Blog Posts for Leadership

Under 18 = Emerging Leaders

Posted by Ms. Ashley Hare, Apr 17, 2017 0 comments

Our society has created a narrative that says we must either keep young people safe from themselves (censorship), or we must keep others safe from young people (a group a young folks sitting under a park gazebo must be up to no good). These thoughts create a deficit model approach. Why is this the default when the assets young people possess are plenty? To truly engage young people from the beginning, they must be at the table when the outlines are created. Their full bodies and selves need to be a part of planning and development spaces.

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We Resolve to Create a Better Arts Field

Posted by Brea Heidelberg, Todd Trebour, Abe Flores, Apr 17, 2017 0 comments

Throughout this year, our Emerging Leaders Council will be developing an Emerging Leader Vision for the Field, using vision statements that encapsulate shared hopes for our field as a starting point in conversation with emerging arts leaders and Americans for the Arts’s Emerging Leader Networks through a variety of in-person and online platforms. This blog salon is the formal start of that year-long dialogue.

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On the Value of Arts in Healthcare: A Letter from the National Organization for Arts in Health

Posted by Linh Dang, Apr 12, 2017 0 comments

Decades ago, one thought arts and medicine mixed like water and vinegar. Today, more people recognize the power of the arts. Patients have claimed that doctors heal them through medicine, but the arts heal their souls. NOAH aims to honor the history and mission of former arts and health alliances: “To promote the incorporation of the arts as an appropriate, integral component of health care by 1) demonstrating the valuable role of the arts in enhancing the healing process, 2) integrating the arts in the planning, design, and operation of health care facilities, and 3) developing and managing arts programming for health care populations.” 

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Driving Diversity Through Board Service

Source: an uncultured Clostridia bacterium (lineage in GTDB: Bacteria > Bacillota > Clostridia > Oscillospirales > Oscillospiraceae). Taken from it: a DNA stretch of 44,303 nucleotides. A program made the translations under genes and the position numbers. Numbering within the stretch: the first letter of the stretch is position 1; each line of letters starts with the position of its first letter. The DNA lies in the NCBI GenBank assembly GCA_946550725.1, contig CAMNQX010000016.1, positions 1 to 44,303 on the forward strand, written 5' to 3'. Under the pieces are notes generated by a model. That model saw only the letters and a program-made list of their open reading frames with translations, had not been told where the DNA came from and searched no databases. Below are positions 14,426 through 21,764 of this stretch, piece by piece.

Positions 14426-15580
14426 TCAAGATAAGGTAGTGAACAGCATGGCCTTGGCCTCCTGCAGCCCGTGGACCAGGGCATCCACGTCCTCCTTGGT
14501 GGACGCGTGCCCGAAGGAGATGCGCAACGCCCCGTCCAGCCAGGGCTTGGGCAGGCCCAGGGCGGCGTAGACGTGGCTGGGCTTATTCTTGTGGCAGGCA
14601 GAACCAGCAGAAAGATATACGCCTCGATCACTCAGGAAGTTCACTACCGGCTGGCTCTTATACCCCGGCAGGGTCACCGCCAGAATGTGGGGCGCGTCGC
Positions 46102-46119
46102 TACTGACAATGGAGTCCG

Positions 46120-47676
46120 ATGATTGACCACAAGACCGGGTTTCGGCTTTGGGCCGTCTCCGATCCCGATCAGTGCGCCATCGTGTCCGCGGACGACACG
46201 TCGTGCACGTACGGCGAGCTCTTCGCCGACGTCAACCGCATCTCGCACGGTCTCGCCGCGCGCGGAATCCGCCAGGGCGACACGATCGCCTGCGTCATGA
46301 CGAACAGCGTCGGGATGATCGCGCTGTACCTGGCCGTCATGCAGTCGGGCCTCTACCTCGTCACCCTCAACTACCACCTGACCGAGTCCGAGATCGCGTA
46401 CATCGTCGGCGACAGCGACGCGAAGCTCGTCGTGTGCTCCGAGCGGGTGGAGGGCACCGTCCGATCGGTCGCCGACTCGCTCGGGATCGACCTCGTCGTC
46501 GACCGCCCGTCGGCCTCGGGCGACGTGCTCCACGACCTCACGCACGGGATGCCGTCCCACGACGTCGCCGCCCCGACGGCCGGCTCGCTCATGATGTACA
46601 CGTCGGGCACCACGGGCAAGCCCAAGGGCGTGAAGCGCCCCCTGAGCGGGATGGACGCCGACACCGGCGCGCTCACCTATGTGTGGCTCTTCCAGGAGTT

Posted by Alexandra Hallock, Mar 30, 2017 0 comments

We already know it’s important that a nonprofit organization have a Board of Directors that reflects the community the organization is designed to serve. We don’t simply believe that nonprofits should look like the communities they serve, but we understand the importance of the high-level participation and integration of individuals from historically overlooked groups. Imagine the implications in funding, talent acquisition, and audience development, for example, when an arts organization enjoys passionate champions on their board who come from a cross-section of backgrounds and experiences. This can open critical doors in helping arts groups achieve their mission.

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Advice for Arts Advocates Everywhere

Posted by Robert Lynch, Mar 27, 2017 0 comments

At a time of volatile change, we must be relentless in voicing a strong and clear message. Learning more about our elected officials and then actively engaging with them will serve to advance pro-arts policies that will impact our society and communities for years to come. 

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Diversity + Inclusion = A Winning Strategy

Posted by Floyd Green III, Mar 09, 2017 0 comments

If we’re going to talk about diversity, we also have to talk about inclusion. Diversity acknowledges and celebrates the differences we all bring to the world. Inclusion is about picking up all of those differences and putting them to work together, and using them to drive designed and desired outcomes. Diversity and inclusion are critical at Aetna, particularly when we think about our consumers—they don’t all look and think the same way. Our employees must be diverse so that our strategies and services are diverse, leading to a practice of inclusion that allows our customers to receive the support that best suits them individually.

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